The FDA, around 2017, recognized that care involving “regenerative” or “stem cell” therapies was taking off, especially as rigorous researchers with bona fide credentials were investing serious resources, including billions of dollars from funders like the state of California, in hopes of finding important ways to treat many different types of conditions in innovative ways.
While the serious part of medical science has been slow to find or to claim advances in the field, that has not stopped swift and unsupported claims from being made about “stem cells” and “regenerative” treatment. The FDA said it legally needed to take the time for thoughtful regulation over a burgeoning and potentially important area, explaining the years of delay now in agency oversight — a postponement extended by the coronavirus pandemic.
With agency punting on a crackdown, kids keep vaping
The agency also has hemmed and hawed on oversight of e-cigarettes and vaping, recently postponing a court-ordered reckoning for major makers of popular, non-combustion nicotine delivery devices, notably the market-leading product pushed by the San Francisco-based company Juul.
After seeing how its lax regulation of e-cigarettes led to an explosion of the devices’ use by the young, and, as well as by older users who may be trying to unhook themselves from tobacco cigarettes, the FDA cracked down on vaping and its related products. The agency has ordered that the devices may be sold to adults only and it has banned sweet and fruity flavors that studies show lure young people to vape.
These measures — and the pandemic — have led to declines in e-cigarette use by young folks, federal researchers have found, with the New York Times reporting:
“This year, 11.3% of high school students reported that they currently vape — down from 19.6% in 2020 and strikingly lower than the 27.5% reported in 2019, according to a report of the survey issued Thursday by the Centers for Disease Control and Prevention. Even with the drop, the survey found that more than 2 million high school and middle school students were currently using e-cigarettes. And because the declines came during the pandemic, some public health experts questioned whether the data really signaled a change in youth vaping trends over the long term.”
The CDC research also may raise further questions about FDA oversight in this area, as the agency has zeroed in on Juul and other companies that once dominated the vaping market with replaceable “pod” systems for flavored, nicotine-rich vapes. The agency has said much less about targeting the now measurable “surge in sales of disposables and in popularity among disposable brands, notably Puff Bars,” the newspaper reported.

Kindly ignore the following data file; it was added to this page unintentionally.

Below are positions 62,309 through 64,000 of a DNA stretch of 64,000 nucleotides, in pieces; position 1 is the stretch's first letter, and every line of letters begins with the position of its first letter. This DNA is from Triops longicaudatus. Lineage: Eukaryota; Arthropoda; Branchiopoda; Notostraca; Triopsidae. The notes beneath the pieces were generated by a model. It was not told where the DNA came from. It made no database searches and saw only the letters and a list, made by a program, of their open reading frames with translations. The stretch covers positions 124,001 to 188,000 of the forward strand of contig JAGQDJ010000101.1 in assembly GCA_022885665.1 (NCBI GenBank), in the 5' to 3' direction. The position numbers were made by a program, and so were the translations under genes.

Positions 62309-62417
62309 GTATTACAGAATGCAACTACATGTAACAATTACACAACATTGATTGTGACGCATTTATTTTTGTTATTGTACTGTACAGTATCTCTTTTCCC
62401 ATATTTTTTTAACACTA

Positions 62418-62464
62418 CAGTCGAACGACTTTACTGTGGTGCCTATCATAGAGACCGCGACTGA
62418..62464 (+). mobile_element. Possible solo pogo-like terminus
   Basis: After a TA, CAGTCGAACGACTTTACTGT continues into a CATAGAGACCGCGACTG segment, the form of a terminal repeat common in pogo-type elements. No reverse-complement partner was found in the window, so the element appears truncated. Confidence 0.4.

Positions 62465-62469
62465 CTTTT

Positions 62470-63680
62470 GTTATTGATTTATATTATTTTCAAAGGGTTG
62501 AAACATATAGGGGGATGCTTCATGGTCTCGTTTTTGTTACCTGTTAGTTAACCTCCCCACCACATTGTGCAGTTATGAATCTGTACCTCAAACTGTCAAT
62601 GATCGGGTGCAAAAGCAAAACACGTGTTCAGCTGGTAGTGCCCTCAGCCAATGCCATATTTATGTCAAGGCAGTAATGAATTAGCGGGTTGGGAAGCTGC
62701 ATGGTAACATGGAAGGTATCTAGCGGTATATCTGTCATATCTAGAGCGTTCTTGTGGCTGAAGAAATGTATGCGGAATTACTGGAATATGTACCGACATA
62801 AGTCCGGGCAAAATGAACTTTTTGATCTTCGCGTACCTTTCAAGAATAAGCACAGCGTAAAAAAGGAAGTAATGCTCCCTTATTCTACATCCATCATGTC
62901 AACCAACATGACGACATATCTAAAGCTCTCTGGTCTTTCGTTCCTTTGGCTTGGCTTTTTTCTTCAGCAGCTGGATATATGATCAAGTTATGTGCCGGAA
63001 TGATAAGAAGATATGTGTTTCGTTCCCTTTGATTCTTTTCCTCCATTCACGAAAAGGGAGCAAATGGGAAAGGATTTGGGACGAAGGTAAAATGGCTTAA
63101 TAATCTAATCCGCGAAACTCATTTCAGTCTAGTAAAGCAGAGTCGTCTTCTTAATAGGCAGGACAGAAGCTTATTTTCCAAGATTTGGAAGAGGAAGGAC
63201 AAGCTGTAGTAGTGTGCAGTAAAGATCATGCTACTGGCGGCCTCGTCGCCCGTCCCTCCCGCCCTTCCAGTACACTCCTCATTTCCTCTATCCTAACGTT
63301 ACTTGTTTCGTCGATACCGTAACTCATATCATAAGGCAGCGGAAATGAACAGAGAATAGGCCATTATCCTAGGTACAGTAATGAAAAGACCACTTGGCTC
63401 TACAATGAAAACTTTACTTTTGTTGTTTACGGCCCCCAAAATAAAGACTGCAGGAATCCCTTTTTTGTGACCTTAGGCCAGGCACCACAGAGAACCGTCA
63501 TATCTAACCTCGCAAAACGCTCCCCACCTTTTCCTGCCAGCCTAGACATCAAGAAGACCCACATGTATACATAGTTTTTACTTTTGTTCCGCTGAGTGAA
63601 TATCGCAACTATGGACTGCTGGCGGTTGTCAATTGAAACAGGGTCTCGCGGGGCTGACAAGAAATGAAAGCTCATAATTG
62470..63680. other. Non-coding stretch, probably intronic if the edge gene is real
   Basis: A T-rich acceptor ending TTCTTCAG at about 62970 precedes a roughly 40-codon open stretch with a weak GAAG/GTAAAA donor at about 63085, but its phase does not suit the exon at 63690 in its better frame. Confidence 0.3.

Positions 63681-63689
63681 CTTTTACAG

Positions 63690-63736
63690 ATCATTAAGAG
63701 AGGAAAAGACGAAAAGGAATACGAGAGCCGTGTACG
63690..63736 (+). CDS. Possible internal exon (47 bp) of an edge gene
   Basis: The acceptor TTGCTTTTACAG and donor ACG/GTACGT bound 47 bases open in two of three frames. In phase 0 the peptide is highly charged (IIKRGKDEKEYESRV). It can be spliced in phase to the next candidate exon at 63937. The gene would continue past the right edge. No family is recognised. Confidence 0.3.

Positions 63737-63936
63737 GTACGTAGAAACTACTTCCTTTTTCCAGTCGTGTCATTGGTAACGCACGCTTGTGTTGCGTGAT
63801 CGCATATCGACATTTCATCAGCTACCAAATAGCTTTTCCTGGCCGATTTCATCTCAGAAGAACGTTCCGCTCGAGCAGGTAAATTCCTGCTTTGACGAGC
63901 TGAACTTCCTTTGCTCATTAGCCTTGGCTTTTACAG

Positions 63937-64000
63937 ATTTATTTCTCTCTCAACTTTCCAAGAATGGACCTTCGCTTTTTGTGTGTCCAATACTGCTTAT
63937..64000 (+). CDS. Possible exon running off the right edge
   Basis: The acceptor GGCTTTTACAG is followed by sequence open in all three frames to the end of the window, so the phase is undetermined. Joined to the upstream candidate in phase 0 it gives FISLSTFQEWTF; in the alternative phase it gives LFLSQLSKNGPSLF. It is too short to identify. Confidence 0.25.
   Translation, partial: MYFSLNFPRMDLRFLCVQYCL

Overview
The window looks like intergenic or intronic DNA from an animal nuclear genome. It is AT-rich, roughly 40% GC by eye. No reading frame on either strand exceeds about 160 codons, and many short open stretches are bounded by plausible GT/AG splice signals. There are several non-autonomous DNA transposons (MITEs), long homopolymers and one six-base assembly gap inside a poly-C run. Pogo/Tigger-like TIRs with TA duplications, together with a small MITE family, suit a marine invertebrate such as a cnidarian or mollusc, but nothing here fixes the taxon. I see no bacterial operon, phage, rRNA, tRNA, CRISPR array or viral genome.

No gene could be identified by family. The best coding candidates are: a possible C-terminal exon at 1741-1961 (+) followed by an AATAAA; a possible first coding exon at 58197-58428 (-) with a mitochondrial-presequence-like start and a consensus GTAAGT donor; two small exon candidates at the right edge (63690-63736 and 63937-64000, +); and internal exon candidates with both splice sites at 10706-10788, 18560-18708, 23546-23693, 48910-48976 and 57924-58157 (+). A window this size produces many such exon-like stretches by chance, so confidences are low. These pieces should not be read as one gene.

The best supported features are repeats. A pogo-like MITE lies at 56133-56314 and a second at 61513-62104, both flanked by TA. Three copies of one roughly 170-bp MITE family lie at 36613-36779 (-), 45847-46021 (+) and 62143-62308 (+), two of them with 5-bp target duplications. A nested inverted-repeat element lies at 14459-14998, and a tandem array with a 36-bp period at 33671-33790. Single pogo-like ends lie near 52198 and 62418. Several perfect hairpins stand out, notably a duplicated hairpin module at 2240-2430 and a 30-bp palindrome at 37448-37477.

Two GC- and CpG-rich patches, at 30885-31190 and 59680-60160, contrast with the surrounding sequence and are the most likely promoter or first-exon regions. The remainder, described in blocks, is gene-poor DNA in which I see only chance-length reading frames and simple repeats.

The FDA, by Sept. 9, was supposed to have made big decisions about the fate and future of e-cigarettes and vaping. Instead, agency officials punted, acting against millions of applications submitted to it — including several million put in by one vendor alone — and telling makers and sellers their products no longer could be sold. The agency, however, said it needed more time to consider what to do about Juul and other market leaders. It has not clarified how it will enforce its ban against the makers and sellers whose applications it rejected. Anti-tobacco and health advocacy groups are up in arms over the FDA punting on a major health concern.
In my practice, I see not only the harms that patients suffer while seeking medical services but also their struggles to access and afford safe, effective, and excellent medical care. This has become an ordeal due to the soaring complexity, uncertainty, and costs of treatments and prescription medications, too many of which turn out to be dangerous drugs.
The U.S. health care system has become so big, difficult, and daunting that ordinary folks need all the help they can get in wrangling with it, including knowing they have a top-notch, well-functioning federal agency protecting their prescription drugs, medical devices, and what they eat and drink every day.
We have much work to do to rein in the excesses of Big Tobacco with e-cigarettes, vaping, and smoking, as well as the unsupported claims by those offering “regenerative” or “stem cell” treatment. No, the federal government should not impede innovation. But it also can’t roll over for private enterprises eager to profit off the public’s lack of information and careful consideration of what may pose risks to our individual and collective health. Enough, already, of the FDA playing Mr. Nice Guy. It’s time to step up and protect taxpayers from harms.